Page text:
1 ) Visual Appeal – make sure that the title and body of the ad contain the keywords your target market will be searching for. If you’re selling Calvin Klein perfume mention that in title and body, and have different adgroups to cover different variations of the term i.e CK, C.K. etc. You will be rewarded for this effort by seeing elements of your ads highlighted in bold within the search results. This will increase your click through rates and help you out-perform your less thorough competitors.
2 ) Text Appeal – You only have a small space to work with in a Google Ad. Mention any key selling points that will fit into the space available such as free delivery or gifts. A cleverly worded succinct ad will pay long term dividends. It is the most important part of this process and can be integral to your financial success.
You can set up multiple ads to run on a group of keywords. Early on, experiment with several different styles of ad and layout. You will quickly be able to see which are attracting the highest click through rates and learn what works as you go on.
3 ) Make the most of your keywords. Many newbies do not realise that Google has several different matching options that allow you to choose how your keywords are (and are not!) displayed. Using them all will allow you to run your account at optimum efficiency.
The keyword matching options plus the additions you need to make to your keywords to trigger ads in response to them are listed below: –
Broad Match – This is the default option and will show your ad for any query containing your key phrases in any order. For example adding the term “perfume shop” will trigger ads for “perfume shop” and “shop perfume”. Google will also show your ads for expanded match options including plurals and any relevant keyword variations.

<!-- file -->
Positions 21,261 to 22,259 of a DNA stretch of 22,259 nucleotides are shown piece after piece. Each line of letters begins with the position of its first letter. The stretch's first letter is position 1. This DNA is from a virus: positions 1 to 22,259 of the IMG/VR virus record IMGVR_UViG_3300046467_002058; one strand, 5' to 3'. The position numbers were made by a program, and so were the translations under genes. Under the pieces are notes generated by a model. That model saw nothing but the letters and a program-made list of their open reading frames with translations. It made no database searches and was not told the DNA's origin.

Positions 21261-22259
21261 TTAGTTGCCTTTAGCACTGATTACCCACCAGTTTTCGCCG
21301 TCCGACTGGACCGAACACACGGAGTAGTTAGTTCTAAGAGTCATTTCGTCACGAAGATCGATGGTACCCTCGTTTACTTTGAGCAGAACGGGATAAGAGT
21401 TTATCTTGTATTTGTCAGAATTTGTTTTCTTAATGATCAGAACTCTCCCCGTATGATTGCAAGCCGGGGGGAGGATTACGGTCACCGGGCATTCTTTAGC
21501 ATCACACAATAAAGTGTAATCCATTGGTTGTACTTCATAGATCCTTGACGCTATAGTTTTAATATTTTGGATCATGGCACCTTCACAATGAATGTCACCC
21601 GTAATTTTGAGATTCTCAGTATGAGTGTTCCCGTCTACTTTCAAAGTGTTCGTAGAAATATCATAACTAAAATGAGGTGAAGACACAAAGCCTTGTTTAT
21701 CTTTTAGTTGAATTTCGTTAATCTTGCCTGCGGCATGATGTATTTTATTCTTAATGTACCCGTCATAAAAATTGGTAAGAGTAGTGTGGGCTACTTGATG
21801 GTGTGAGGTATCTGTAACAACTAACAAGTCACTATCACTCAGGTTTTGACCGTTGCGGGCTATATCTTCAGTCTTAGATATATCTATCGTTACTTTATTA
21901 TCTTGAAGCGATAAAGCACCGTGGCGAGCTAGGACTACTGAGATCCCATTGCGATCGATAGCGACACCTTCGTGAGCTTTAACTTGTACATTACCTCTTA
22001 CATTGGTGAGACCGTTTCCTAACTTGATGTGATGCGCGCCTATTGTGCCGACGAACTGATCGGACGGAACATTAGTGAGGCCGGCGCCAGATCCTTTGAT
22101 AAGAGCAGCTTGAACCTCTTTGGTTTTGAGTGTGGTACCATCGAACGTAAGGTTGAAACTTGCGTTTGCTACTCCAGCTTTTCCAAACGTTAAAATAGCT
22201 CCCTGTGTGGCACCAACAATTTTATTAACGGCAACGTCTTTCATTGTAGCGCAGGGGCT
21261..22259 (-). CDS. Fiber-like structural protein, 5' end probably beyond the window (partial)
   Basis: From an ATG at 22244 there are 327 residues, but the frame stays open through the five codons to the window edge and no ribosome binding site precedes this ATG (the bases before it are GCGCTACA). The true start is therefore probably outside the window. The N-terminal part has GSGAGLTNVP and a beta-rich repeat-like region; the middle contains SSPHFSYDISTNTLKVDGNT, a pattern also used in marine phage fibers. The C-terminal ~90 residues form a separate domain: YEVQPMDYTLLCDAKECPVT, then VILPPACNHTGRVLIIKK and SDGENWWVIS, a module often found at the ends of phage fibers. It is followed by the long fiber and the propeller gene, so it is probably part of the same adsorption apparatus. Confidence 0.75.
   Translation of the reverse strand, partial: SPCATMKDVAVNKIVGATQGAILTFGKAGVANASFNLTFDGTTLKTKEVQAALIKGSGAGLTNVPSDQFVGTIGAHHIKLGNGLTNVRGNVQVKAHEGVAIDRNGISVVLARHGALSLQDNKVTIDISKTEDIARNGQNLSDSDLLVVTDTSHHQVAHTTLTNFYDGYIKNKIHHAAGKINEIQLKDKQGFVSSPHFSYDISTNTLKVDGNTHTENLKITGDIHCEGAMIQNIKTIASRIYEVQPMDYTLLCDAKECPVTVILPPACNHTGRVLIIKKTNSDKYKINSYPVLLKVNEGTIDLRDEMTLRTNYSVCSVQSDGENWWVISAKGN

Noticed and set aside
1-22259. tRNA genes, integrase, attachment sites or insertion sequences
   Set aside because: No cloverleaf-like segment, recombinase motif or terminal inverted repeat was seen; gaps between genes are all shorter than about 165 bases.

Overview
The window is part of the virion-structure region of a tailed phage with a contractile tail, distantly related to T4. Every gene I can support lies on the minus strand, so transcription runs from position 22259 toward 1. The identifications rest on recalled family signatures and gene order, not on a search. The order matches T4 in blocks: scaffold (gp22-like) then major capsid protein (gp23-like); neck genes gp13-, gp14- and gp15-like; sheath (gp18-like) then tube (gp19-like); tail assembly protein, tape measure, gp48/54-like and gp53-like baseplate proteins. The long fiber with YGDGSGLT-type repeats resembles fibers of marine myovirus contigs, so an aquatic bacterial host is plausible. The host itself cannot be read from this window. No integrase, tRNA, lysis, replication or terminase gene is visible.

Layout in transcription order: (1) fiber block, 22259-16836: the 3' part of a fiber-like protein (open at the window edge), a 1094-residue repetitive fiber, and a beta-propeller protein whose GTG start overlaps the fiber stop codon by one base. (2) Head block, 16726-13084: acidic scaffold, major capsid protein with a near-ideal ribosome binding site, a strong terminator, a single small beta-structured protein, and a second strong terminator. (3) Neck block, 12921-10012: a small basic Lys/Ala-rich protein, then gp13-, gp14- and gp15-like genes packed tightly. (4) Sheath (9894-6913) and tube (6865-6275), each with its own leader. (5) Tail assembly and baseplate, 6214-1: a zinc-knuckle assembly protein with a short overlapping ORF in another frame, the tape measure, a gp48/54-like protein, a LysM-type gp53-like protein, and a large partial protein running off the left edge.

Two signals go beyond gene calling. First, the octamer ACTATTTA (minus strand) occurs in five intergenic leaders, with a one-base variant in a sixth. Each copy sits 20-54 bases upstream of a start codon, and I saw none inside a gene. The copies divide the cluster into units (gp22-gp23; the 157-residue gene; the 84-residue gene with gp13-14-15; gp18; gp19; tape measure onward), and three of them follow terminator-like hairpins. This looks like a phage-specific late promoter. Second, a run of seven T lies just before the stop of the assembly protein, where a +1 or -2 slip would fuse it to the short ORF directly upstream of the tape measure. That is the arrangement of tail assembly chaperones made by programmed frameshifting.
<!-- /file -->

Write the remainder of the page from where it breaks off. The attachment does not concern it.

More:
“Phrase Match” – This will show your key phrases in the order you have entered them into the system. It may also show for phrases which contain other words in the same order. For example, adding “perfume shop” may trigger ads for that term and also for “cheap perfume shop”, but will not show up for a search such as “shop for cheap perfume”.
[Exact Match] – This will show only the exact key term you input, and nothing else
– Negative Match – This function allows you to specify words you do not wish your ads to be triggered for. For example entering “-cheap” would ensure that your ad would not appear in response to the query “cheap perfume”.
For more information on Googles matching options, check out the Google Help Centre: – https://adwords.google.com/support/bin/answer.py?answer=6100
6 ) Once You Have Your Campaign Up And Running
It is important to monitor your campaign closely once it is up and running. These checks should be in more detail than simply checking your adwords expenditure versus the commissions you are getting back from your endeavours. Its important to analyse which keywords are bringing in the bacon and which are simply not converting.
Most networks have a report that lets you review your converting keywords for a given period. Some also provided data on the actual keyword a visitor searched on versus what ad triggered them. This can be useful for generating negative matches to prevent your ad from being triggered for irrelevant searches.
7 ) Finally…
Good luck! These guidelines are only intended to be general. A successful PPC affiliate will have their own ways of making this powerful form of advertising work for them. If you have any comments or questions on this article, please feel free to contact us!